Doll's House

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A Play about Humanism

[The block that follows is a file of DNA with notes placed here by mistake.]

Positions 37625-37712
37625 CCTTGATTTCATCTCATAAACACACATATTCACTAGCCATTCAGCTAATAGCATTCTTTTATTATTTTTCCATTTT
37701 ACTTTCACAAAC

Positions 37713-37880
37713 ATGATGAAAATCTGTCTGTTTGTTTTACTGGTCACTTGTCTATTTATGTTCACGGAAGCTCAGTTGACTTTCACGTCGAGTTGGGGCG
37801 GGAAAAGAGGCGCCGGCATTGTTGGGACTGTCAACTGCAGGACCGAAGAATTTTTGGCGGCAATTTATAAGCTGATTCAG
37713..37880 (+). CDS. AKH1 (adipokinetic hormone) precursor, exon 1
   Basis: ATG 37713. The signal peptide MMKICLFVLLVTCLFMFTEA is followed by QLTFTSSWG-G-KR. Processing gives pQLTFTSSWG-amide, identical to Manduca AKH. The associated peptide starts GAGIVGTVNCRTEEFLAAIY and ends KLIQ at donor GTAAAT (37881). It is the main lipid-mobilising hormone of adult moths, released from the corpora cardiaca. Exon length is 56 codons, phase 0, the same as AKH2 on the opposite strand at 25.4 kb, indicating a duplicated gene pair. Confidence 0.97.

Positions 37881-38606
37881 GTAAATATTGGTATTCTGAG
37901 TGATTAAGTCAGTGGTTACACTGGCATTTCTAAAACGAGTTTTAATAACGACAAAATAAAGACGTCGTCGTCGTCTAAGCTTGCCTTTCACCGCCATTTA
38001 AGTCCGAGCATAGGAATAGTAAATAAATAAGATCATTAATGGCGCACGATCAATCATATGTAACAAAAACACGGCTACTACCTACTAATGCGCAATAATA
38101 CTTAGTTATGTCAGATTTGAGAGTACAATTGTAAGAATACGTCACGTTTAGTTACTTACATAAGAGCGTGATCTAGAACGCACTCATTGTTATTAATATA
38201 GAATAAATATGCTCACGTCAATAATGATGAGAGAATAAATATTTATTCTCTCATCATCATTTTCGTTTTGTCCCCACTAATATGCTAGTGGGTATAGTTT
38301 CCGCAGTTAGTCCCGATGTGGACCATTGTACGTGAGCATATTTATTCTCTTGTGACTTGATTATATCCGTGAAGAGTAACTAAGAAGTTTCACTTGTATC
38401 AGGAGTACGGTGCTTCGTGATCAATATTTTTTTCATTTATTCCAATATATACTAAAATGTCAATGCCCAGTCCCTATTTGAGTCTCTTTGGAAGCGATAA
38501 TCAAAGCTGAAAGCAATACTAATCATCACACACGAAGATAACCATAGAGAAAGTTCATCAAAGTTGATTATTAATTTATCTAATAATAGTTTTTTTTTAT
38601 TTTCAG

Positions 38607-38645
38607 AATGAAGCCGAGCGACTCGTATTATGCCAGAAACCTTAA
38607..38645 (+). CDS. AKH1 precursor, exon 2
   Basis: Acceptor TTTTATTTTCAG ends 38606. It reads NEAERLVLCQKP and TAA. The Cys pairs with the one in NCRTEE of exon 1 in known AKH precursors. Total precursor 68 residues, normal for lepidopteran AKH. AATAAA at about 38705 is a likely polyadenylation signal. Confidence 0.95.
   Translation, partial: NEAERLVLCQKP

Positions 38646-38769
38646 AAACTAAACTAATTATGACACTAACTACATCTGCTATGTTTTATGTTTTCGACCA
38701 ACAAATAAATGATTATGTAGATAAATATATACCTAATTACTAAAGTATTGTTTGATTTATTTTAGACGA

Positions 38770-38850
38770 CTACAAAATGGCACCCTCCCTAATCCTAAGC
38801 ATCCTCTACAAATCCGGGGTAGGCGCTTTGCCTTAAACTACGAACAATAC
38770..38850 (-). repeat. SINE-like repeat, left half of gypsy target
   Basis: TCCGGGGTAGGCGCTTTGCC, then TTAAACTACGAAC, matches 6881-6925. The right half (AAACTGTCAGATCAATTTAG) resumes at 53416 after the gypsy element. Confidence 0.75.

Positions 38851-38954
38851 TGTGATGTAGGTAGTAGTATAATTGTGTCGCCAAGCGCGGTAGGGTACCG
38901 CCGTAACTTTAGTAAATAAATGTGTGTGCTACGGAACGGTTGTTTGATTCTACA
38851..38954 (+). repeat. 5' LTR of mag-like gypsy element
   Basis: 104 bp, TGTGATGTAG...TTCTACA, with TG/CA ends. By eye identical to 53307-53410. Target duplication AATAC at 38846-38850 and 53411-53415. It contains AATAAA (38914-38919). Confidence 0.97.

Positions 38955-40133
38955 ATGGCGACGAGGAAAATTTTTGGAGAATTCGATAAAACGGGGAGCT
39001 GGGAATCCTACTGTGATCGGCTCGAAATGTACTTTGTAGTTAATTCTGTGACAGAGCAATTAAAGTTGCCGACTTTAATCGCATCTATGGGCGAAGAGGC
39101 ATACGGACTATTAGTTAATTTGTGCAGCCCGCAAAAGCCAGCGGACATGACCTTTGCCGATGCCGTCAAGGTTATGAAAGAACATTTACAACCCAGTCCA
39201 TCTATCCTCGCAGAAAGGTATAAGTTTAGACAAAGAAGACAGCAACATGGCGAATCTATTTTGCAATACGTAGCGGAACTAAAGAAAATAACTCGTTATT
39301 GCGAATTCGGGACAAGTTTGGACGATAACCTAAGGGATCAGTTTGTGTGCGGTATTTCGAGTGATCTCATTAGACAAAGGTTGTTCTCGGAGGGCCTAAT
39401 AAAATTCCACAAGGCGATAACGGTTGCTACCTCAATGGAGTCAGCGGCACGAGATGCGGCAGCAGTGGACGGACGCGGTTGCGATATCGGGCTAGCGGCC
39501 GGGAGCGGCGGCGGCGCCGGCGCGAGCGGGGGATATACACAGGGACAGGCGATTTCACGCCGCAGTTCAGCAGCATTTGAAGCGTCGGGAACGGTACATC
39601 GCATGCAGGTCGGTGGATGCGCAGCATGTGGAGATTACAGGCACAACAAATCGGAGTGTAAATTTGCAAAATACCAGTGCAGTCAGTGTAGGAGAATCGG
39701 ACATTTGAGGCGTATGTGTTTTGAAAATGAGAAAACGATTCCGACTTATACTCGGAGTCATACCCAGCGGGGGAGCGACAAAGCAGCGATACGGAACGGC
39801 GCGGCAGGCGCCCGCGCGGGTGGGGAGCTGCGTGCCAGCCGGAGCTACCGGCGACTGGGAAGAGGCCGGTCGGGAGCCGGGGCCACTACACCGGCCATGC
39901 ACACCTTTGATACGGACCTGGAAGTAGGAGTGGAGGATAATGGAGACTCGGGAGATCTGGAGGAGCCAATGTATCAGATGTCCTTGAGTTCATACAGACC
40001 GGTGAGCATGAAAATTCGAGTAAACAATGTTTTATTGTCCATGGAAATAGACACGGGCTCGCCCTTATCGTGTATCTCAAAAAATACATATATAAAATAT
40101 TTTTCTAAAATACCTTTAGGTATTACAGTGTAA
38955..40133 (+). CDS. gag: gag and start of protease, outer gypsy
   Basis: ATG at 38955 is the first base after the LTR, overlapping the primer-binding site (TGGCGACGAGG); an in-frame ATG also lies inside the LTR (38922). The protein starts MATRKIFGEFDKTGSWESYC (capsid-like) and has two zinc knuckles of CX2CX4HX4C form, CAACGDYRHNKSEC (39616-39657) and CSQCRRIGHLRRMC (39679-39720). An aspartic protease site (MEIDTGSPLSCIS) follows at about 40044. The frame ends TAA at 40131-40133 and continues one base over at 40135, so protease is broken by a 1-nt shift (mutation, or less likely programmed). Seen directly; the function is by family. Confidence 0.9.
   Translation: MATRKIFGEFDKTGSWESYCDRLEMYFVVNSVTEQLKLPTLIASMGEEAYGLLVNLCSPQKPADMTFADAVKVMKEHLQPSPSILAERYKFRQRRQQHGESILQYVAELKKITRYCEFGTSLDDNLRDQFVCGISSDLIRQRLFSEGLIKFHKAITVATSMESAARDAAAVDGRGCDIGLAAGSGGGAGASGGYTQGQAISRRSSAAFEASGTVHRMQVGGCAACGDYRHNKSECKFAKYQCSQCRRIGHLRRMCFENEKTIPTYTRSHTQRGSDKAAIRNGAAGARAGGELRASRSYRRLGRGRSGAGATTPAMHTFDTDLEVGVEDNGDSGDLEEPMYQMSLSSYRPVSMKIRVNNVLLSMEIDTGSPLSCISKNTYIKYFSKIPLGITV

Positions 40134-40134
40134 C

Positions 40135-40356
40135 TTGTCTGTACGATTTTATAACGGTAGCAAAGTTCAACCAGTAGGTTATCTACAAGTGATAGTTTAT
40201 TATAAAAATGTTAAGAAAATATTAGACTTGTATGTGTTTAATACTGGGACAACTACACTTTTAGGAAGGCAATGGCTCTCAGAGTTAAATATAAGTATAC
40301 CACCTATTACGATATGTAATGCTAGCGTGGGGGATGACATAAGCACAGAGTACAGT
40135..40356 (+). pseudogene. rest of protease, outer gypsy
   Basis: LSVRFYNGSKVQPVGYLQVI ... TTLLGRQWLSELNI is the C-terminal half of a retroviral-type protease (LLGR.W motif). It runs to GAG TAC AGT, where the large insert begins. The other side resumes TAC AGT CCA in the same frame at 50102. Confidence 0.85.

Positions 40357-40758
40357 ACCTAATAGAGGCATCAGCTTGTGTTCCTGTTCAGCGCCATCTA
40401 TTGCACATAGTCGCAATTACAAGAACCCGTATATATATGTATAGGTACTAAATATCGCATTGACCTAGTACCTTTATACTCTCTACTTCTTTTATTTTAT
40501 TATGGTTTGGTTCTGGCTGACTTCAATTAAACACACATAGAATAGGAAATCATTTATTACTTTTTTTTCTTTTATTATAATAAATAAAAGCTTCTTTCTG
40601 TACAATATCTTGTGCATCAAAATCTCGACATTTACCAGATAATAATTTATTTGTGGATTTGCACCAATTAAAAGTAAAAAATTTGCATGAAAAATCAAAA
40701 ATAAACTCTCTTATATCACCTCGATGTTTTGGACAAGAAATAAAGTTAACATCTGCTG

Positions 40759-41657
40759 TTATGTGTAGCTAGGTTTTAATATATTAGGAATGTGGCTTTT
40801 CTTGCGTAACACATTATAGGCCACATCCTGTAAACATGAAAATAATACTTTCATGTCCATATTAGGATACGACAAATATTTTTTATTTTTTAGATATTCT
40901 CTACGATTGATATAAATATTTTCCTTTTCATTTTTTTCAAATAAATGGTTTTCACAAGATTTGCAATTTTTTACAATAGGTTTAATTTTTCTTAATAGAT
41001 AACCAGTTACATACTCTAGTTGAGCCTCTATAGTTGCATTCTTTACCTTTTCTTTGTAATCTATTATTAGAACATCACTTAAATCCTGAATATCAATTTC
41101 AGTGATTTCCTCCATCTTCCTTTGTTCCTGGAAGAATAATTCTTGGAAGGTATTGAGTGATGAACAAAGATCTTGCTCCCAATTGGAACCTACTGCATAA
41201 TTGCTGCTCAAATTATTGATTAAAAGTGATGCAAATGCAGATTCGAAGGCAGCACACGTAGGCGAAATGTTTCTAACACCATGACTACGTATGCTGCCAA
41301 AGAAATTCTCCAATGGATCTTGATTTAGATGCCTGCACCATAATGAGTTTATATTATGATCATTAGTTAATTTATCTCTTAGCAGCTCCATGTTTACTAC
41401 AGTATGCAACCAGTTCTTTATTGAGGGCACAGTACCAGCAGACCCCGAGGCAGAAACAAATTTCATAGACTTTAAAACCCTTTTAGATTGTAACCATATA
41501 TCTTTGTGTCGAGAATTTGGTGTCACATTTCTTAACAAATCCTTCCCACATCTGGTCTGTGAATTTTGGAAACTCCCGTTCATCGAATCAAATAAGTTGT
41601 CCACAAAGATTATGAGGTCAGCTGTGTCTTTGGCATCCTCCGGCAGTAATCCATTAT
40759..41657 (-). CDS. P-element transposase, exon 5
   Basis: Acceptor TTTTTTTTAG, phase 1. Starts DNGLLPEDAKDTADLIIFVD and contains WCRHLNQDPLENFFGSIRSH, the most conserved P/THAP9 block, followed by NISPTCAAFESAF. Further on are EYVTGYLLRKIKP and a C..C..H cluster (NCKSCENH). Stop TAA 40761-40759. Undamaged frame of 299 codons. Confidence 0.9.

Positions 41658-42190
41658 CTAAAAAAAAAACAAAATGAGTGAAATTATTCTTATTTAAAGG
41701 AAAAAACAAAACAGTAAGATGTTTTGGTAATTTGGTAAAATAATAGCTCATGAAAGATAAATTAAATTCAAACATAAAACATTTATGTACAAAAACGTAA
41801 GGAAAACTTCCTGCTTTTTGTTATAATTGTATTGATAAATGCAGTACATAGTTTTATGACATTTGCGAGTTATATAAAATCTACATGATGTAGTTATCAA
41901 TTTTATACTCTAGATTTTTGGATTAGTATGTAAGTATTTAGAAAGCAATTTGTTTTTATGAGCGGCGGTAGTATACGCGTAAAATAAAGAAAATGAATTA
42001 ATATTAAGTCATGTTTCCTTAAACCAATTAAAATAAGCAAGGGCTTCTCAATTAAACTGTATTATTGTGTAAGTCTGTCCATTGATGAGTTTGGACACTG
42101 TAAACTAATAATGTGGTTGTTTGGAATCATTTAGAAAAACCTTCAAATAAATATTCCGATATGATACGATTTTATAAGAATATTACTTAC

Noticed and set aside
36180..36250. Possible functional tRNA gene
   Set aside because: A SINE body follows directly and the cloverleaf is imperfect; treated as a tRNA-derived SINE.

What is Humanism? According to Merriam-Webster, humanism is a philosophy that usually rejects supernaturalism and stresses an individual’s dignity and worth and capacity for self-realization through reason. Humanism is not just about males or just about females; its about humans living as one. In Henrik Ibsen’s A Doll’s House, humanism is shown through every single word and every single detail. A Doll’s House centers on humanism because it demonstrates the search for identity, living up to societal standards, and believing that men and women are equal. Throughout the entire play, each character searches for their true identity. First by her father then by Torvald, Nora is treated like a doll her entire life. She does not know how to live any other way. All the men in her life treat her as a porcelain figurine as if she did not know any better. On page 181, Nora quotes, “When I lived with Papa, he used to tell me what he thought about everything, so I never had any opinions but his. And if I did have any of my own, I kept them quiet, because he wouldn’t have liked them. He called me his little doll, and he played with me just the way I played with my dolls. Then I came here to the live in your house--” In this quote, Nora describes to Torvald how she never had no say in her life; she always was someone’s shadow. Once she decides to leave Torvald, she has found her true identity. She decides to become an independent women and try to figure life out on her own. Nora isn’t the only character that is on a search for their true identity though. Krogstad is decried as morally corrupt by many of the characters. On page 157, “…And yet this fellow Krogstad has been sitting at home all these years poisoning his children with his lies and pretenses…” Krogstad, a single father, forged a document and got caught in his act. At the end of the play, the readers find out that Mrs. Linde and Krogstad had a relationship a while back in the life. Mrs. Linde

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